Moreover, Administrative Order No. 104-96 — treating of the subject:" ** DESIGNATION OF SPECIAL COURTS FOR KIDNAPPING, ROBBERY, CARNAPPING, DANGEROUS DRUGS CASES AND OTHER HEINOUS CRIMES; INTELLECTUAL PROPERTY RIGHTS VIOLATIONS AND JURISDICTION IN LIBEL CASES" — issued on October 21, 1996 by the Chief Justice upon the advice and consent of the Court En Banc, inter alia provides, in categorical acknowledgment of the validity of the doctrine just adverted to, that "LIBEL CASES SHALL BE TRIED BY THE REGIONAL TRIAL COURTS HAVING JURISDICTION OVER THEM TO THE EXCLUSION OF THE METROPOLITAN TRIAL COURTS, MUNICIPAL TRIAL COURTS IN CITIES, MUNICIPAL TRIAL COURTS AND MUNICIPAL CIRCUIT TRIAL COURTS."cralaw virtua1aw library
The proposition is hereby reaffirmed, the Court perceiving no argument advanced by respondents justifying its abrogation or modification.
Concerning respondents’ contention that the challenged orders are now immutable, having become final and executory for failure of the prosecution to take an appeal therefrom, it suffices to advert to the familiar and uniformly applied axiom that only final orders — i.e., those that finally dispose of a case, leaving nothing more to be done by the court respecting the merits of a case — can become final and executory — in the sense of becoming unalterable through an appeal or review proceeding. 4 Interlocutory orders, on the other hand — i.e., those which resolve incidental motions or collateral matters but do not put an end to the case — never become final in the sense of becoming unchangeable and impervious to impugnation after expiration of the period prescribed for taking an appeal from a final judgment. 5
Respecting respondents’ claim that venue is merely procedural, suffice it to point out that unlike in civil cases, in criminal cases venue is jurisdictional. 6
WHEREFORE, the petition is granted; the respondent Court’s Orders dated August 14, 1995, September 7, 1995, and October 18, 1995 are declared null and void for having been issued without jurisdiction; and said Court is enjoined from further taking cognizance of and proceeding with Criminal Case No. 43-00548, which it is commanded to remand to the Executive Judge of the Regional Trial Court of Quezon City for proper disposition.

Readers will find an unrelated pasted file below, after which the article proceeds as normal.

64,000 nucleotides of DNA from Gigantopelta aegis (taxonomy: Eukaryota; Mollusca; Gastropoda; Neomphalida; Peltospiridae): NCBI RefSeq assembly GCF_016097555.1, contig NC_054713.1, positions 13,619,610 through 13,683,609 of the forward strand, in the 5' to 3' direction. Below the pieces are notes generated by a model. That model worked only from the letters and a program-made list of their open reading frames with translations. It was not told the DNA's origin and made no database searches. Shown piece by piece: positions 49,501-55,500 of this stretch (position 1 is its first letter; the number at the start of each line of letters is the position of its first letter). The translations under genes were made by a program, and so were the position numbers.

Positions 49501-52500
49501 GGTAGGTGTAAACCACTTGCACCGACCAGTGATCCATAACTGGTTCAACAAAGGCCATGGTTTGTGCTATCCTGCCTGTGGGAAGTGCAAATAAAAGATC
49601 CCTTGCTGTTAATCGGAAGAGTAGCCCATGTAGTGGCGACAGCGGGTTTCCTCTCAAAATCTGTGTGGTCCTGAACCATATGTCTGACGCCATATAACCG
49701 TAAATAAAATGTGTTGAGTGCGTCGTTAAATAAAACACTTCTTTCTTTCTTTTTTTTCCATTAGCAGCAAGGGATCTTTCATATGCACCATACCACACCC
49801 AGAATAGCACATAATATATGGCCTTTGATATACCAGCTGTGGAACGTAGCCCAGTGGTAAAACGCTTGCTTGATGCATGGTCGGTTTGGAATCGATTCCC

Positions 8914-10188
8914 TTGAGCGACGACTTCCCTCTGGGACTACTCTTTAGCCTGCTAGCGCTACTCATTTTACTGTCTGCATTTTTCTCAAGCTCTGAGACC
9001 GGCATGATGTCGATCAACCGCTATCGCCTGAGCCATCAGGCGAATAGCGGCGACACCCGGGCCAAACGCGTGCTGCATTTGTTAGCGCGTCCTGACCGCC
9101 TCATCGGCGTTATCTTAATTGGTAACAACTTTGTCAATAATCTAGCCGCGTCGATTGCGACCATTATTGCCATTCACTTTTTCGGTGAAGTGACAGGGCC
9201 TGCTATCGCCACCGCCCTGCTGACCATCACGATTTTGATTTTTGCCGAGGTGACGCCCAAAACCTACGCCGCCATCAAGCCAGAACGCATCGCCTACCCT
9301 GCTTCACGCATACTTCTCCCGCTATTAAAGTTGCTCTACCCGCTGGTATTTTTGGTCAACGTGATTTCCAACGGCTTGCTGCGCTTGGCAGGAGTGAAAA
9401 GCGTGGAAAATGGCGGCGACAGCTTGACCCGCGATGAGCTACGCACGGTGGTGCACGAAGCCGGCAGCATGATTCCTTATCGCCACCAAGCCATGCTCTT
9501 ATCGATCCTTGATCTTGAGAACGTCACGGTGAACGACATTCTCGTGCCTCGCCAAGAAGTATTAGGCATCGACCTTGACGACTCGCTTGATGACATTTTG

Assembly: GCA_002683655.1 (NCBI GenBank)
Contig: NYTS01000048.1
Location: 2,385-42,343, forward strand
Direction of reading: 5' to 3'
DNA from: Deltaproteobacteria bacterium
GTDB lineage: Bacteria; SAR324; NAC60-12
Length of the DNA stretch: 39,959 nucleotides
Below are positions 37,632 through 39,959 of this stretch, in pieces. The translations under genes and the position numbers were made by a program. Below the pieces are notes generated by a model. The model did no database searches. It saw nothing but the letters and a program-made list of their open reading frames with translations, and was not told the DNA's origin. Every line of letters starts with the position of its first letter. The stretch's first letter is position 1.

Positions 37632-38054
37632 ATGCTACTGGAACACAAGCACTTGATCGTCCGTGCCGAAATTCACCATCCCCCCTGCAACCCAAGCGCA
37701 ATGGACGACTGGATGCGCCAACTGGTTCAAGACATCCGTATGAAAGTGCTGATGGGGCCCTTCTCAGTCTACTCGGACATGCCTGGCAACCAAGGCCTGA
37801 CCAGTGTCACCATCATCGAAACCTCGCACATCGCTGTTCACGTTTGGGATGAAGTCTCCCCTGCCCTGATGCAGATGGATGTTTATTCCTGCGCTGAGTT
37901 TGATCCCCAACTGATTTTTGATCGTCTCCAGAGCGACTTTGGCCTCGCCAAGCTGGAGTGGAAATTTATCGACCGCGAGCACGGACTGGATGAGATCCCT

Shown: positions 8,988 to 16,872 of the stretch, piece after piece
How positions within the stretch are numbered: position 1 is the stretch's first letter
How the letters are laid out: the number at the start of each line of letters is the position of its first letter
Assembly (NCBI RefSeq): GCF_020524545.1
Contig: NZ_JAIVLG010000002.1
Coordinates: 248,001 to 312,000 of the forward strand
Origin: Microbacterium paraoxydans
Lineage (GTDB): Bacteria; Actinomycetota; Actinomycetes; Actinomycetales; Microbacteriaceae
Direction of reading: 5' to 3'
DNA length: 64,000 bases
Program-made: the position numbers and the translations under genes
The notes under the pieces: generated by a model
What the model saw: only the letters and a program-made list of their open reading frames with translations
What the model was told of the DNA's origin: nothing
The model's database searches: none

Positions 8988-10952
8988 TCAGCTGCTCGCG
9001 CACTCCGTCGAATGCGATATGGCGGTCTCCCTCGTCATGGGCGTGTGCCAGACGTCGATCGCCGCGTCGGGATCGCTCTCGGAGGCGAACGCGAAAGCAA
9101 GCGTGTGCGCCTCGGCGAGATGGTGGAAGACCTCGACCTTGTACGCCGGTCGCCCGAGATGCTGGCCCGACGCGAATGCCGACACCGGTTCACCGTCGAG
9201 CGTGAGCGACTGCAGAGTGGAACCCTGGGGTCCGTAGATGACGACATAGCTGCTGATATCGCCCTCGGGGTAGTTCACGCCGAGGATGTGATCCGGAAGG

IT IS SO ORDERED.
Davide, Jr., Melo, Francisco and Panganiban, JJ.
1. Emphasis, movant’s
2. Emphasis in original text
3. Rollo, p. 11
4. In Re Joaquin T. Borromeo. Ex Rel. Cebu City Chapter, IBP, 241 SCRA 405 (1995), citing Garbo v. C.A., 226 SCRA 250 (1993), GSIS v. Gines, 219 SCRA 724; Gesulgon v. NLRC, 219 SCRA 561 (1993); Paramount Insurance Corporation v. Japson, 211 SCRA 879 (1992); Cachola v. C.A., 208 SCRA 496 (1992); Enriquez v. C.A., 202 SCRA 487 (1991); Alvendia v. IAC, 181 SCRA 252 (1990); Turqueza v. Hernando, 97 SCRA 483 (1980); Lee Gun Tin v. Aligaen, 76 SCRA 416 (1977); SEE also Javier v. C.A., 224 SCRA 774 (1993), citing Gabaya v. Mendoza, 113 SCRA 400 (1982); Ceniza v. C.A., 218 SCRA 390 (1993)
5. Denso (Phils.) Inc. v. IAC, Et Al., 148 SCRA 280 (1987); Romualdez v. Sandiganbayan (First Division), Et Al., 244 SCRA 152 (1995); Dizon v. C.A., 210 SCRA 107 (1992)
6. Peo. v. Mercado, 65 Phil. 665; Alfelor, Et. Al. v. Intia, Et Al., 70 SCRA 460, citing Lopez v. City Judge, 18 SCRA 616, in turn citing US v. Pagdayuman, 5 Phil. 265; Beltran v. Ramos, 96 Phil. 149; Ragpala v. Justice of the Peace of Tubod, 109 Phil. 373; Peo. v. Yumang, 11 SCRA 279; Peo. v. San Antonio, 14 SCRA 63; Bala v. Martinez, 181 SCRA 459, 569, citing Ragpala v. Tubod, 109 Phil. 373.